I love it when a plan comes together. And I love it when good ideas, people and organizations come together and make space for creative, beautiful and imaginative things to happen.
Last evening, I spent several hours sitting outside under the stars and a three-quarter moon in perfectly gorgeous weather at Bluebird on the Mountain. The concert series featuring singer-songwriters playing original music “in the round” has become one of our favorite warm-weather events in Nashville.
Last night’s show was the concluding concert of the series’ eighth season. We were there for most the of events in season one, and we’ve returned many times since. Typically we take a picnic dinner, lawn chairs, some friends and a camera. We took our daughter when she was eleven days old. It was supposed to be the last hoorah before she arrived, but she had other plans and arrived three-and-half weeks early. So we went anyway, sans the picnic that particular night.
The three artists who were assembled for last night’s show made for a slightly unusual, but really fun evening. One of the sponsors of this event is the Bluebird Cafe, known for more than a quarter of a century for showcasing Nashville’s best song-writing talent. When founder Amy Kurland got started the 100-seat room was filled regularly with songwriters creating music for the country music scene. Now songwriters of many genres appear at the Cafe and on the Mountain regularly.
The other organizational partner in Bluebird on the Mountain is the Dyer Observatory. Perched atop one of the higher hills in Davidson County, it makes for great viewing of sunsets and moon rises. Last night was even “International Observe the Moon Night.” And the moon was very cooperative for this event.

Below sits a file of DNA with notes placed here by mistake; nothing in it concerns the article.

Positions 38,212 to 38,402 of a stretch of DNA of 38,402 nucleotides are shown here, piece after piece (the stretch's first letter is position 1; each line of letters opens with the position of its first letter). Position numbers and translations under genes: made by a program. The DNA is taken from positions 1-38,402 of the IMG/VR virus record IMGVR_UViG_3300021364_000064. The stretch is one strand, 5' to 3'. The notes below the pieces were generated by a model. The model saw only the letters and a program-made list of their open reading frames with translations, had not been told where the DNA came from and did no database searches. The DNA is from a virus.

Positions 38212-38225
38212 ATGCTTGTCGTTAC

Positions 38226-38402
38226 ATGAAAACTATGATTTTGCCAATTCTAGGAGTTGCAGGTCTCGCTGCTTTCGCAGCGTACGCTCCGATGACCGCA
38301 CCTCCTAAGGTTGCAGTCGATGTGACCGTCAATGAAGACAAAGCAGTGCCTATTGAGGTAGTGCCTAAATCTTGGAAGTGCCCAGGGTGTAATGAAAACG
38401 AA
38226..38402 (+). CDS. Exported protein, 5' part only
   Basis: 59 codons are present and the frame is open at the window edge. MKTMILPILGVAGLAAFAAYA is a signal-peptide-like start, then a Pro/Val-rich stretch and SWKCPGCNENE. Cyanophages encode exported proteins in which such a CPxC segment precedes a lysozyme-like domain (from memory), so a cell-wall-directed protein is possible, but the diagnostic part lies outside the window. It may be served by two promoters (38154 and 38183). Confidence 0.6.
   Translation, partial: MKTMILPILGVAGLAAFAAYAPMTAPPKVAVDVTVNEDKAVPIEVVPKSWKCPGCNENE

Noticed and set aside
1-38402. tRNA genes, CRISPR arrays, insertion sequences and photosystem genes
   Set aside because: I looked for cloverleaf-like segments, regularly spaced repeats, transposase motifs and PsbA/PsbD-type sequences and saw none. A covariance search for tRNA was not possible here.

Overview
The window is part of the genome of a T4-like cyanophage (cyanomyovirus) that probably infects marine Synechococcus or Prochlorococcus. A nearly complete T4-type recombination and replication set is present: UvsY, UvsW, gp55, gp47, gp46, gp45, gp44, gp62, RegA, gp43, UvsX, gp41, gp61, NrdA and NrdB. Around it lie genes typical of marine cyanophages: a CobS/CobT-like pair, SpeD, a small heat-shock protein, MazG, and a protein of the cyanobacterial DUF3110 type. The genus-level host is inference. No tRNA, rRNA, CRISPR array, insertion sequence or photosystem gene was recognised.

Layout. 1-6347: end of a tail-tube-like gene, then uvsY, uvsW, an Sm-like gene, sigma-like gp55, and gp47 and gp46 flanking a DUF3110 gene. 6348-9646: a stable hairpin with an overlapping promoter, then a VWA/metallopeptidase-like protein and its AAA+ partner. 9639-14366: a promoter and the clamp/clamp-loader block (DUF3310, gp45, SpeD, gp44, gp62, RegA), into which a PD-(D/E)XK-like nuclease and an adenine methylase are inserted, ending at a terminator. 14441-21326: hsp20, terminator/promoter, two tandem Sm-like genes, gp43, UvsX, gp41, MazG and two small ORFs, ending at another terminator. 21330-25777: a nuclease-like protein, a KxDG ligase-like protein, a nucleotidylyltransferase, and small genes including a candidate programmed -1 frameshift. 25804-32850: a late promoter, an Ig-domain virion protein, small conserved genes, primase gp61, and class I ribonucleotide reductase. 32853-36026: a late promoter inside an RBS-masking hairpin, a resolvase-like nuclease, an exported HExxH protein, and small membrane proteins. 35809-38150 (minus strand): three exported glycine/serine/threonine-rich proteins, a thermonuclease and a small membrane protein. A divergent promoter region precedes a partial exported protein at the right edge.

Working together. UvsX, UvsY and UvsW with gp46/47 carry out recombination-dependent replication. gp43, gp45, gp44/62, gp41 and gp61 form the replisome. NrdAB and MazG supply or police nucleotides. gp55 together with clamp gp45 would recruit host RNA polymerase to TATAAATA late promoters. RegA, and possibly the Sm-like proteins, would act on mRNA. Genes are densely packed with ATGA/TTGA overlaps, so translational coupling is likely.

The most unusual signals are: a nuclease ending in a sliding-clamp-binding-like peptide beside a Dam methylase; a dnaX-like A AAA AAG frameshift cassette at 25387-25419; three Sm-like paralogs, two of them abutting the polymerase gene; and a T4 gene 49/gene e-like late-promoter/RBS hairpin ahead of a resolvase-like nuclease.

Three singer-songwriters performed together for the first time last night. They are not your mama’s country music songwriters. Jack Tempchin has written music for the Eagles and other pop and rock groups, and he is probably best known for Peaceful Easy Feeling. Last night he sang an interesting song called Jesus and Mohammed. Crystal Bowersox has a larger-than-life sunflower tattoo on her back, the best voice on the stage last night, and she was the runner up in the 2009 American Idol contest. She writes by her own account “alternative country.” Rivers Rutherford has written for many country groups and solo artists and plays a smokin’ guitar (“so hot I thought they’d have to throw water on it” according to my hubby.)
The evening was an outstanding example of good ideas, smart talented people and stable organizations coming together for something fruitful. Mostly it was good entertainment. But when creative and collaborative moments converge, it sometimes is a sign of something more. For another post or two this week I’ll spend a little time reflecting on what else good collaborations might give to us, as well as the roadblocks that sometimes prevent them.